Blog Product ManagementRICE Score Framework: Definition, Template, and Prioritization Guide

RICE Score Framework: Definition, Template, and Prioritization Guide

Having a backlog full of feature ideas is great, but how do you decide which ones deserve your team's resources the most? The RICE score provides a data-driven framework to prioritize features with the most potential, ensuring your roadmap is strategically aligned with your goals.

Product Management
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Rice score prioritization guide and definitio
💡 Free Rice score prioritization template →

Having a backlog full of feature ideas is great, but it also presents a challenge—how do you decide which ones deserve your team's time, resources, and energy the most? We all know you can’t just go with your gut instincts —that rarely ends well.

Luckily, there are data-driven frameworks to help you pick the features with the most potential. One of the best is the RICE score.

In this guide, we’ll explain the RICE score, how to calculate it, some downsides, and how to use it to prioritize your roadmap. 👇

What is the RICE framework?

The RICE framework is a handy decision-making tool for prioritizing tasks and stands for reach, impact, confidence, and effort.

You assign each factor a score and calculate a RICE score. Then, you can compare the RICE scores of different potential projects to quickly prioritize them. 

It's created by Intercom’s product manager, Sean McBride, and adds ‘reach’ to the traditional ICE framework.

But how do you actually calculate a RICE score? It’s simple—just use this formula:

Rice score forumla
RICE Score = (Reach x Impact x Confidence) / Effort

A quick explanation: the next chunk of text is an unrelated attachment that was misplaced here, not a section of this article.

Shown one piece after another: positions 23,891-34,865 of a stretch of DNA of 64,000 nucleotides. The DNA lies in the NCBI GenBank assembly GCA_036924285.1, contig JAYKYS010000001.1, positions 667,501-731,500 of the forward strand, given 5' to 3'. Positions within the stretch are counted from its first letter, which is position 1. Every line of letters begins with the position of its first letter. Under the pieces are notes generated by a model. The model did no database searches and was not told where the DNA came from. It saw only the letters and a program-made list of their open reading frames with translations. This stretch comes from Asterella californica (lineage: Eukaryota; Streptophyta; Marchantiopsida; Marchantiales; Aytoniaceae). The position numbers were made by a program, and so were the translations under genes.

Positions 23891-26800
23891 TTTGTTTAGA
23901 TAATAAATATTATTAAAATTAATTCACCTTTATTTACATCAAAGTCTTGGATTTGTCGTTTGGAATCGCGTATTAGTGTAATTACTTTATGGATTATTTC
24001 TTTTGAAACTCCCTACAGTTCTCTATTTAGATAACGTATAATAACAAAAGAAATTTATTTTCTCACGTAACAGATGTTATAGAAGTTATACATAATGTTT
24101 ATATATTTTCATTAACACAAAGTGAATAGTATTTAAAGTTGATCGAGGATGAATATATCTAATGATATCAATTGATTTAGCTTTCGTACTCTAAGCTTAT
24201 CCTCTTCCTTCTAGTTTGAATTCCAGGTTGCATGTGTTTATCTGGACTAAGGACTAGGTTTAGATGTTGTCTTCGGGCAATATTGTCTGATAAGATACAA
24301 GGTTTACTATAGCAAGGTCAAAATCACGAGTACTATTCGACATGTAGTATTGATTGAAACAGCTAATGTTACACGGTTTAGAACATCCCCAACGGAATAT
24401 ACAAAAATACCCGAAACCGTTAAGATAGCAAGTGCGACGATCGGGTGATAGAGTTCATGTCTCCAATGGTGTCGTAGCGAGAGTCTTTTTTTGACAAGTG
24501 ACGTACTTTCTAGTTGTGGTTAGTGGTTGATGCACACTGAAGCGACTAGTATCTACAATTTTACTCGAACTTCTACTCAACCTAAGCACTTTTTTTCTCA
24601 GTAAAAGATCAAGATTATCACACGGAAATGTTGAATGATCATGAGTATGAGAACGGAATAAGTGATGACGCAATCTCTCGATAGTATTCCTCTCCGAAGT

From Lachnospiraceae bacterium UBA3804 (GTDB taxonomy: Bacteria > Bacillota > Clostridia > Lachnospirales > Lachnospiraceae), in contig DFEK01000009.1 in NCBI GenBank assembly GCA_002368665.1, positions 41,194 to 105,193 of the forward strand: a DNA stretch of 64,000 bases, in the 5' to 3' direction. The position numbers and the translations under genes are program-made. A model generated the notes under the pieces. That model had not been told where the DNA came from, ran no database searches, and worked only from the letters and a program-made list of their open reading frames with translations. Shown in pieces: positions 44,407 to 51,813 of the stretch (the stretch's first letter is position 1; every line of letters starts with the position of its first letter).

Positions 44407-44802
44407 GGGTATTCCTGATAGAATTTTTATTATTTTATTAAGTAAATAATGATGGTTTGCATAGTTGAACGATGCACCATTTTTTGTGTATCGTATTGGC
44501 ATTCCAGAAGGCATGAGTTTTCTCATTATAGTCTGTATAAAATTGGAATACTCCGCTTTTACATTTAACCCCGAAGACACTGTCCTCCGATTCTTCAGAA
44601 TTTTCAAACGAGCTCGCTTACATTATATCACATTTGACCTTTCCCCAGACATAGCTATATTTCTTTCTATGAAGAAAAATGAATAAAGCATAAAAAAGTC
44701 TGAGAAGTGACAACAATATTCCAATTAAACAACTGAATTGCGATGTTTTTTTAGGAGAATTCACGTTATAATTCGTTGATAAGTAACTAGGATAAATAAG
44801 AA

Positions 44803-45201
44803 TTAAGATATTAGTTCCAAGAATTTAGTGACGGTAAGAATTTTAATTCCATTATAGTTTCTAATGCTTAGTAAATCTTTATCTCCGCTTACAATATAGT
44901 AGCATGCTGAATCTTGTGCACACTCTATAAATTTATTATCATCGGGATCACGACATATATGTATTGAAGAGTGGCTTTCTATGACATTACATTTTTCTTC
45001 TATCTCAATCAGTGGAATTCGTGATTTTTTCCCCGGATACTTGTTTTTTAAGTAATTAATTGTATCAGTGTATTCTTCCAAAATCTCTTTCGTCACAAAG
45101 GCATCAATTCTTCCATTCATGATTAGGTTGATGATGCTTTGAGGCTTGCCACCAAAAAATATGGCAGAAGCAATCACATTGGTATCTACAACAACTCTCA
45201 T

To make sense of this calculation, let’s break down each factor:

1. Reach

Reach is the number of people your initiative or feature will impact within a specific time frame—per quarter, month, or year. 

Let’s say you want to add a new messaging feature to a mobile app with 50,000 monthly active users. Based on user surveys and historical data, you estimate that 40% of the users will use the new messaging feature. This means the feature's reach is 20,000 users per month.

2. Impact

Impact measures how much the project or feature will affect your users or your business. 

This is usually subjective and is assigned a value on some scale—like this:

  • 5 = Massive impact
  • 4 = High impact
  • 3 = Medium impact
  • 2 = Low impact
  • 1 = Minimal impact

For example, if you’re talking about a feature that almost 80% of beta testers have requested, you’d probably rate it a 5 (massive impact). On the other hand, a minor UI tweak might be rated as a 1 (minimal impact).

You can get as granular as you want with the scale. Just be mindful that more detailed scales require more granular analytics. If your analytics aren’t fine-tuned enough to distinguish between a 20 and a 22 on a 30-point scale, a 30-point scale is pointless.

3. Confidence

Confidence is your certainty about your reach, impact, and effort estimates. It helps account for uncertainty in your predictions. 

We measure confidence as a percentage, ranging from 0-100:

  • >80% (high confidence) 
  • 50% to 80% (medium confidence)
  • >50% (low confidence) 

The higher your confidence, the more certain you are about your estimates. For example, if you used a feature voting tool to estimate reach, you might have a confidence level of 90%. If data is sparse or based on assumptions, your confidence might be around 50%.

Featurebase's public feedback portal.
Let your customers submit feedback and vote on ideas in Featurebase

4. Effort

Finally, effort represents the work required to complete the project or feature. It’s typically measured in person-months (i.e., how many months it would take 1 person to complete a project).

This can be a bit confusing, so here’s a quick example to illustrate:

If it takes your team of 4 developers 1 month to complete a project, then the effort would be 4 person-months (1 month x 4 developers). If it takes your team 6 months to complete a project, then the effort would be 24 person-months (6 months x 4 developers).

How to use RICE (+ relevant examples)

1. Define the project or feature

The first step is to make a list of features you want to evaluate. This could be new features suggested by customers or ones you’ve had in your backlog for a while. The key is to ensure the features are:

  • Feasible—you have the technical expertise to execute them.
  • Aligned with your business goals.
  • In demand by users.

Next, clearly define the goals you want to achieve with each feature. Are you aiming for:

  • More customer retention
  • Higher satisfaction